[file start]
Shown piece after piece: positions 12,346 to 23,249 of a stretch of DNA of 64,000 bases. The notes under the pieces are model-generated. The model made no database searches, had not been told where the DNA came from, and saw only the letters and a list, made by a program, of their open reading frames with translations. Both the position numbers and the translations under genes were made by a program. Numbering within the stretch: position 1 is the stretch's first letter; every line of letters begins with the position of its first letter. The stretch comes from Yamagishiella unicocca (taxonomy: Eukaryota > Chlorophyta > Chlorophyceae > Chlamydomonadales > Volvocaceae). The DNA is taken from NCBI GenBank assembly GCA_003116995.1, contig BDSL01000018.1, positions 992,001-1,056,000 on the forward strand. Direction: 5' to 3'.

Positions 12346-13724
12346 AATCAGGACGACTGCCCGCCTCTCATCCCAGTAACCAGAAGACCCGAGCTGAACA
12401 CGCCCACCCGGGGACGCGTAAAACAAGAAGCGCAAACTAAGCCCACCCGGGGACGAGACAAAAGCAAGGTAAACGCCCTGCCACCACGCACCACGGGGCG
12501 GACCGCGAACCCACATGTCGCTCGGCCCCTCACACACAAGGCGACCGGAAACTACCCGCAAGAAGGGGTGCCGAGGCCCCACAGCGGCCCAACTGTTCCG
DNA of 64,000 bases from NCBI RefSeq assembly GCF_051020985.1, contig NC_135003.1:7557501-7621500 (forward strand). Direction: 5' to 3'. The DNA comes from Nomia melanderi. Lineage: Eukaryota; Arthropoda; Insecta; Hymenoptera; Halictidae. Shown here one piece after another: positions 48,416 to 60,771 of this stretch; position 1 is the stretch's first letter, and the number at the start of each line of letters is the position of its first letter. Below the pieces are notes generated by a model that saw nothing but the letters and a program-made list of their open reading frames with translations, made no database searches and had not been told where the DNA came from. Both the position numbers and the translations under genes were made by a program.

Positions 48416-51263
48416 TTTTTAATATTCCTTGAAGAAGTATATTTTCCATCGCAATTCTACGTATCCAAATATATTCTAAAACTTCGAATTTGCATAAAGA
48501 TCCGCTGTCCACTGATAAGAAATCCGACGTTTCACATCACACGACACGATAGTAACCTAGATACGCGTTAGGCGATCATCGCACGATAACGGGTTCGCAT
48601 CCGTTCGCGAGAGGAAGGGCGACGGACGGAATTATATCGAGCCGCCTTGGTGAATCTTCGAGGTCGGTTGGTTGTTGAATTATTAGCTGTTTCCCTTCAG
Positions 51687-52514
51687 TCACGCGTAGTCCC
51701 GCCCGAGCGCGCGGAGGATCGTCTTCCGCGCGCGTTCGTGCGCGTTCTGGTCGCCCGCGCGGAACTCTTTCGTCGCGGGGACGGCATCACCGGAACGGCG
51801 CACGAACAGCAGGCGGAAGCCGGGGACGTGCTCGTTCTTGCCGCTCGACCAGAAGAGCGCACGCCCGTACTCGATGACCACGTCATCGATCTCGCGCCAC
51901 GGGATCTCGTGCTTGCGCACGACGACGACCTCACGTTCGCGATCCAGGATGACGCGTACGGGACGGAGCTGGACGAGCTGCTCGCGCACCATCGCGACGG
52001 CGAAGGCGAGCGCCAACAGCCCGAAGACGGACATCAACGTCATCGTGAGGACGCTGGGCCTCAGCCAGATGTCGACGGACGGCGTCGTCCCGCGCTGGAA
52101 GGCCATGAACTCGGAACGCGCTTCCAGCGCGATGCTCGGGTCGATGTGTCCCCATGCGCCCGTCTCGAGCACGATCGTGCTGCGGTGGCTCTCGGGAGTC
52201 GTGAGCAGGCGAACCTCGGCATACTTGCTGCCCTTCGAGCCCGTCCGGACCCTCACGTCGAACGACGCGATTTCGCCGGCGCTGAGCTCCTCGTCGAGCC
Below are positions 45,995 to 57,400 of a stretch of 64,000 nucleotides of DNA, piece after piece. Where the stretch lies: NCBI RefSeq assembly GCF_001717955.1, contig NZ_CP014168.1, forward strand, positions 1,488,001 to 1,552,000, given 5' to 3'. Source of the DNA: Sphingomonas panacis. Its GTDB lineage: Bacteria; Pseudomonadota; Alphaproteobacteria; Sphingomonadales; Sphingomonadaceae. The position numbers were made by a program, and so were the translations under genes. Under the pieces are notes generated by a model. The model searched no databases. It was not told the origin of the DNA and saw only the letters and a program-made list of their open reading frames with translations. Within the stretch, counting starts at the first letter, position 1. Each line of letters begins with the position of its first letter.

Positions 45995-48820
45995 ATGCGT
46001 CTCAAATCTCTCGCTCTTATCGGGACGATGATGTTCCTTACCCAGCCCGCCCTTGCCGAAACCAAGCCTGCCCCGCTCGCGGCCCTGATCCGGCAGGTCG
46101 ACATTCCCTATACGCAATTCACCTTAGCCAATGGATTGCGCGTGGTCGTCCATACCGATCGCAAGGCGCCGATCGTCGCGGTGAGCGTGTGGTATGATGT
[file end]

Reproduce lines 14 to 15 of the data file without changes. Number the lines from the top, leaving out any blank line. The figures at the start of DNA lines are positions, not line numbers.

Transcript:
51801 CACGAACAGCAGGCGGAAGCCGGGGACGTGCTCGTTCTTGCCGCTCGACCAGAAGAGCGCACGCCCGTACTCGATGACCACGTCATCGATCTCGCGCCAC
51901 GGGATCTCGTGCTTGCGCACGACGACGACCTCACGTTCGCGATCCAGGATGACGCGTACGGGACGGAGCTGGACGAGCTGCTCGCGCACCATCGCGACGG